And then I met Bob: a sports fanatic all around. He'll tell you he's not, but he is. You just have to be able to intuit, somehow, that just because he will sit in front of a TV watching football for 2-3 hours doesn't mean he's really into it. In fact, despite the fact there is no leisure-time activity you're not that into that you would waste 2-3 hours of your precious time on (unless, you know, it's six months into a new relationship that seems to be going somewhere, and your new love thinks nothing is more fun than spending a Saturday train spotting with you), you're supposed to believe him when he tells you he's not that into football (despite the fact he played the sport in high school and coached it when he was a teacher).

Actually, though, it's easy to believe he's not that into football if you've ever seen how he relates to baseball. Most specifically: Yankees baseball. You can tell it's different because he has to sit a certain way while watching it. You can tell because, unless the Yankees are ahead by 8 in the bottom of the ninth, you will never be able to engage him in idle chatter. You can tell because, if it's the 6th game of the World Series, and the Yankees suddenly go ahead by 3 runs, you'd think someone had come along and told him he'd won the $70,000,000 jackpot.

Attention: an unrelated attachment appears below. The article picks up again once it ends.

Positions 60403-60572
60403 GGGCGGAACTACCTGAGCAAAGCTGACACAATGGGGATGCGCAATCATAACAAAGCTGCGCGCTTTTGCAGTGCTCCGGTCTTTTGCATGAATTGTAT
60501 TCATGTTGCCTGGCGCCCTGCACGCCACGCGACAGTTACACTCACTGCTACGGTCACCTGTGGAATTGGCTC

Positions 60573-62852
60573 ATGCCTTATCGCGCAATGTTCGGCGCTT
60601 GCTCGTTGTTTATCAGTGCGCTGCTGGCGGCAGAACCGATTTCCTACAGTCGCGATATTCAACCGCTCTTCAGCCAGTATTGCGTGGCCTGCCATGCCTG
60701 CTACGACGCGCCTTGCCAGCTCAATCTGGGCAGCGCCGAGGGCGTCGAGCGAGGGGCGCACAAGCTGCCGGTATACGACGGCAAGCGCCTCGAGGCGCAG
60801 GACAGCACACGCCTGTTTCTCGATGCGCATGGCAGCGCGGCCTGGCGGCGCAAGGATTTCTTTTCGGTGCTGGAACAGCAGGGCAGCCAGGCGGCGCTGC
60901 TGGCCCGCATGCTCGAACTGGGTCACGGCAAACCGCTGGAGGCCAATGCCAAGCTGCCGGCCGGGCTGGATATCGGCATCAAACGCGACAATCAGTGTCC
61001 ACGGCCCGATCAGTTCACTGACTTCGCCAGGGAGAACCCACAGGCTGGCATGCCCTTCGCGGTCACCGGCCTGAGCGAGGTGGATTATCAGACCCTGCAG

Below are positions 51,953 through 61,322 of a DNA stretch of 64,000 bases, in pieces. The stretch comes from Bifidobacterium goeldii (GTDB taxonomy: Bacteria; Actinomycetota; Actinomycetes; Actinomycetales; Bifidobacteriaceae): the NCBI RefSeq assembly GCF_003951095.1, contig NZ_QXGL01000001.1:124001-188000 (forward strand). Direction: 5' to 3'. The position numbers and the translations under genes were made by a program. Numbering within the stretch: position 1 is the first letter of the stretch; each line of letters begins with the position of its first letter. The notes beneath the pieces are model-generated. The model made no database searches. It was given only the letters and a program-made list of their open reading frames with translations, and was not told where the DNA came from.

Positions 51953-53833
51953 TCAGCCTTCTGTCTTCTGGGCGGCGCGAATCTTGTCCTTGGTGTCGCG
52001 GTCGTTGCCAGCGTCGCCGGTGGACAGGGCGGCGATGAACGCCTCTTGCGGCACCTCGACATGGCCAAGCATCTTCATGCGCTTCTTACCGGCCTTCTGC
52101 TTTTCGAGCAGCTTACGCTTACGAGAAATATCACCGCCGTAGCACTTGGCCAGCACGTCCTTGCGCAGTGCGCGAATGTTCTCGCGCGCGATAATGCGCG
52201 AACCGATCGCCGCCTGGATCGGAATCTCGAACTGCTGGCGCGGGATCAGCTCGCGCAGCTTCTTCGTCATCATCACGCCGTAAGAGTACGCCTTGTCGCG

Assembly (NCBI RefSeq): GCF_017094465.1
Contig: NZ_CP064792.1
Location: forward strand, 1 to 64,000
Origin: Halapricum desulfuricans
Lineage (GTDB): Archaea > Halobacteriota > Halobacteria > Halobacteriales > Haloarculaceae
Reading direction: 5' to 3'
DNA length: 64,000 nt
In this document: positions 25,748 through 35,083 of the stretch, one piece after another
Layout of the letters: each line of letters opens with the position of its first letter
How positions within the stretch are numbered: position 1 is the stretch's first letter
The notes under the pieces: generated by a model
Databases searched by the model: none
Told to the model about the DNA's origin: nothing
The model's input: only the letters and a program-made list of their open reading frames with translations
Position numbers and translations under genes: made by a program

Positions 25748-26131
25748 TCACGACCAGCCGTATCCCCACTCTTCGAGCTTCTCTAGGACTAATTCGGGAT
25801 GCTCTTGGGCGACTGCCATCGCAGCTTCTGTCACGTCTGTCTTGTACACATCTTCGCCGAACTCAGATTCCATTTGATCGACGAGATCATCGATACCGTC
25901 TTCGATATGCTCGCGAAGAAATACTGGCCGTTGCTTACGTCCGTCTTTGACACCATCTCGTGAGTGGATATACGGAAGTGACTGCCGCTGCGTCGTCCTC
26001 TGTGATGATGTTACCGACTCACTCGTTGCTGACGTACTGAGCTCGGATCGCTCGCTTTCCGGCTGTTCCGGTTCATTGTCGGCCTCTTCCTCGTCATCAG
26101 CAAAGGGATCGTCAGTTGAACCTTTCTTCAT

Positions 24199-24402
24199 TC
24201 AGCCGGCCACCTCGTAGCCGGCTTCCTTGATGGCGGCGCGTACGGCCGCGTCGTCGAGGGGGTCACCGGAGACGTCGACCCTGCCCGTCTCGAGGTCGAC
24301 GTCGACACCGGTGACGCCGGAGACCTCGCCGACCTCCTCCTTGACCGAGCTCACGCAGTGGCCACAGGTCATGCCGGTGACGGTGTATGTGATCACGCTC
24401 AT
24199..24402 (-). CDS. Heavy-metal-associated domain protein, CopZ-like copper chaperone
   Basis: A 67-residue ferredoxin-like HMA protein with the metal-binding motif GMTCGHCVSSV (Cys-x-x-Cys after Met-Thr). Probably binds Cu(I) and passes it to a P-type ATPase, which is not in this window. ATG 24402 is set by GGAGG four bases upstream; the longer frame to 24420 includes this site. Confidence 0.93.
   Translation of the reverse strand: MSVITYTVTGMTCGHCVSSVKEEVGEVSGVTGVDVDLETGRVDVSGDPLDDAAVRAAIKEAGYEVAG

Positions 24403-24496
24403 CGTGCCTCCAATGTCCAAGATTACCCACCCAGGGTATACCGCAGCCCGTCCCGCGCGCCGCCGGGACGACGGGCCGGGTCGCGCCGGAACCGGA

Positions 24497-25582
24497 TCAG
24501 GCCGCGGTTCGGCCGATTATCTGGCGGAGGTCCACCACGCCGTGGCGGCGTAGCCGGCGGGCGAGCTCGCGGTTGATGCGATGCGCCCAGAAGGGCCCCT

It's infectious. I've long since lost interest in basketball. I've come, pretty much, to dislike football (such a stupid, violent sport that brings out the worst in men when there's so much of the best in men that needs attention). But baseball? Bob has taught me all about what an incredibly cool sport it is (and it is. It's truly the thinking man's -- and woman's -- sport). And Yankees baseball? Well, I'm all over that (except I have a hard time watching it, because I am convinced I am bad luck for the team). No, nobody likes Steinbrenner, and I'm not somebody, so I fall into that camp. However, I do like the majority of the players on the team and have ever since Bob infected me. (My favorite was Paul O'Neill, who has long since retired.)

And so, Bob and I used to go to Yankees Stadium (the old one) at least once a year, which is where this story that is to be continued really begins, and where you will meet Jorge Sosa. I'll see you in Part 2 (sometime next week) at Yankee stadium.


knitseashore said...

The Yankees are a family tradition, so though I don't watch the regular games, I had the World Series on each night with the sound off while reading a book. Too stressful to listen to the commentators.

But nothing is more exciting than a bike race. Tour of California is in May this year, and watching men pedal up the U.S. equivalent of Mt. Everest, and then scream down the other side, is the most fun. Tour de France is even better.

Emily Barton said...

Ms. Knits, didn't know you were a Yankees fan. Yes, that was a very stressful series, and I'm glad it's over. I haven't tried watching a bike race (except local ones, that didn't involve the equivalent of Mt. Everest, years ago when I had a boyfriend who was into it). You do make it sound like fun.